6.9/10
2,804
44 user 64 critic

Japón (2002)

R | | Drama | 4 April 2003 (Mexico)
A painter from the big city goes to a remote canyon to commit suicide. To reach some calmness, he stays at the farmstead of Ascen, an old, religious woman. Although but a few words are spoken, love grows.

Director:

Carlos Reygadas

Writer:

Carlos Reygadas

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16 wins & 10 nominations. See more awards »

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Director: Carlos Reygadas
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Cast

Credited cast:
Alejandro Ferretis Alejandro Ferretis ... The man
Magdalena Flores Magdalena Flores ... Ascen
Yolanda Villa Yolanda Villa ... Sabina
Martín Serrano Martín Serrano ... Juan Luis
Rolando Hernández Rolando Hernández ... The judge
Bernabe Pérez Bernabe Pérez ... The singer
Fernando Benítez Fernando Benítez ... Fernando
Rest of cast listed alphabetically:
Carlo Reygadas Barquín Carlo Reygadas Barquín ... The hunter
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Storyline

A painter from the big city goes to a remote canyon to commit suicide. To reach some calmness, he stays at the farmstead of Ascen, an old, religious woman. Although but a few words are spoken, love grows.

Plot Summary | Add Synopsis

Genres:

Drama

Motion Picture Rating (MPAA)

Rated R for some strong sexuality, nudity and language | See all certifications »
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Details

Country:

Mexico | Germany | Netherlands | Spain

Language:

Spanish

Release Date:

4 April 2003 (Mexico) See more »

Also Known As:

Japón See more »

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Box Office

Budget:

$250,050 (estimated)
See more on IMDbPro »

Company Credits

Show more on IMDbPro »

Technical Specs

Runtime:

| | (unrated)

Sound Mix:

Dolby

Color:

Color

Aspect Ratio:

2.66 : 1
See full technical specs »
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Did You Know?

Trivia

Director Carlos Reygadas financed the initial shoot of $50,000 himself. See more »

Alternate Versions

UK release has 58 seconds (2 scenes of actual animal cruelty) cut out in accordance with the Cinematograph Films (Animals) Act 1937. See more »

Connections

Featured in Ayacatzintla (2003) See more »

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User Reviews

 
A good reason for cinema to persist
12 June 2003 | by Mort-31See all my reviews

Japón is not a film about Japan. It is a Mexican film, but not a film about Mexico either. For me, it is something really grand: a film about cinema and why it still exists. The story is rather simple and not at all world-shattering: a man, determined to kill himself, walks into a canyon in order to commit suicide in peace and tranquility. He moves to an old woman's house and, impressed by her attitude to life and somehow inspired by what is going on in the beautiful Nature around him, falls in love with or, or at least unfolds the desire to sleep with her. Telling the rest wouldn't take long but still spoil a lot.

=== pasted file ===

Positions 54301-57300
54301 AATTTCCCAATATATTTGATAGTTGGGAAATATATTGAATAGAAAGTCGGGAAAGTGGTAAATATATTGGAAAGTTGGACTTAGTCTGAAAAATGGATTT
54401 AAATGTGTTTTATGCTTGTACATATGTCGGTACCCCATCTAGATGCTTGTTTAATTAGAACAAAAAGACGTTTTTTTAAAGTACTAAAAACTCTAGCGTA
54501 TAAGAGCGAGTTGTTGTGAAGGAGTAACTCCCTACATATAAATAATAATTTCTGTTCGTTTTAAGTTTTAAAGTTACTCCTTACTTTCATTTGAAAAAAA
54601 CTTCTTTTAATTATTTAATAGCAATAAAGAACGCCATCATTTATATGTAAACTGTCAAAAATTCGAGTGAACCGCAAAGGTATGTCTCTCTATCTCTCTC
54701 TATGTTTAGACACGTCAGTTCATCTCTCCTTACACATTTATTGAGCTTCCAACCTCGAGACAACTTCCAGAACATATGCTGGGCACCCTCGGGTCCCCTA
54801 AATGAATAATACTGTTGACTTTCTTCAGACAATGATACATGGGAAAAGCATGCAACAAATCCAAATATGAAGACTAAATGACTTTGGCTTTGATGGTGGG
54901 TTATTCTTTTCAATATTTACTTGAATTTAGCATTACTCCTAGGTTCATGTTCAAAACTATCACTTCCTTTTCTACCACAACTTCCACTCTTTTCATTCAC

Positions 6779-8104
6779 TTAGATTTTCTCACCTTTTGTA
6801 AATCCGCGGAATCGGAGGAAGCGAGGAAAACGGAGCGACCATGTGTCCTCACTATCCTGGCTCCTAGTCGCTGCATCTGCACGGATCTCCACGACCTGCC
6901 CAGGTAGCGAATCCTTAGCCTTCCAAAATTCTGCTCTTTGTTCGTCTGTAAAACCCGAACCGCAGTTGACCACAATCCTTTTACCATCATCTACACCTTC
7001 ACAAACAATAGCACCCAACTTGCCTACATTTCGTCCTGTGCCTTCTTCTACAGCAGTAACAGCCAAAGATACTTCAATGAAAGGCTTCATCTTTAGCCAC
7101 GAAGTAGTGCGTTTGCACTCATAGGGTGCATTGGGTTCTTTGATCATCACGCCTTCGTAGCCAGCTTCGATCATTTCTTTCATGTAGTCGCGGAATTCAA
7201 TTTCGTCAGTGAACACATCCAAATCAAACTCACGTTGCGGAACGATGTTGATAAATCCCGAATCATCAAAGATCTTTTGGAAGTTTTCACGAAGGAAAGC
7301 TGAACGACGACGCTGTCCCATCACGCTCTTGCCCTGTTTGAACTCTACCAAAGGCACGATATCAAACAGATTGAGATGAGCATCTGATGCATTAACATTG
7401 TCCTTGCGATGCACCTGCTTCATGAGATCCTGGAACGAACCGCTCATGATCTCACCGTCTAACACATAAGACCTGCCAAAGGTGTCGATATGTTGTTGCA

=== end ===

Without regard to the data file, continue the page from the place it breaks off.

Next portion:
The important thing is not the story (including logical character development) but the way it is told. The movie has the air of grandezza sometimes, it is the opposite of naturalism, but thus it is much more like „reality` than a couple of Dogma-style films. When you are alone in nature, well, what else will you do but admire the wonderful landscape and small events happening therein for a couple of minutes, trying to absorb it as intensely as possible? As a result, there are quite lengthy moments in the film, which might repel some people but that's a pity because it means that they are unable to enjoy the immediate experience of beauty.

In a review I read the author charged Reygardas with being pretentious and cheap, and I guess he referred to the very last shot (which, by the way, could be the most astonishing technical achievement a cinematographer has ever performed!). I understand what he means, and in a way he is right but I find that what we see makes up for this oh so terrible lack of modesty. Seldom have I heard so little noise in a theatre after the last image of a film - it was completely silent (except for one person in the audience who couldn't help applauding). And this experience has confirmed me in two opinions: First, movies are not made for intellectual critics in the first place. And second, cinema will always have a reason to persist. Nothing like a television or DVD set can give you the same feeling as a movie like Japón on the big screen. Of course, there are a lot of films that need the big screen to be worth their money but, as opposed to them, Japón is something really, really great, touching our hearts AND senses AND also (it is not a silly movie!) brains.


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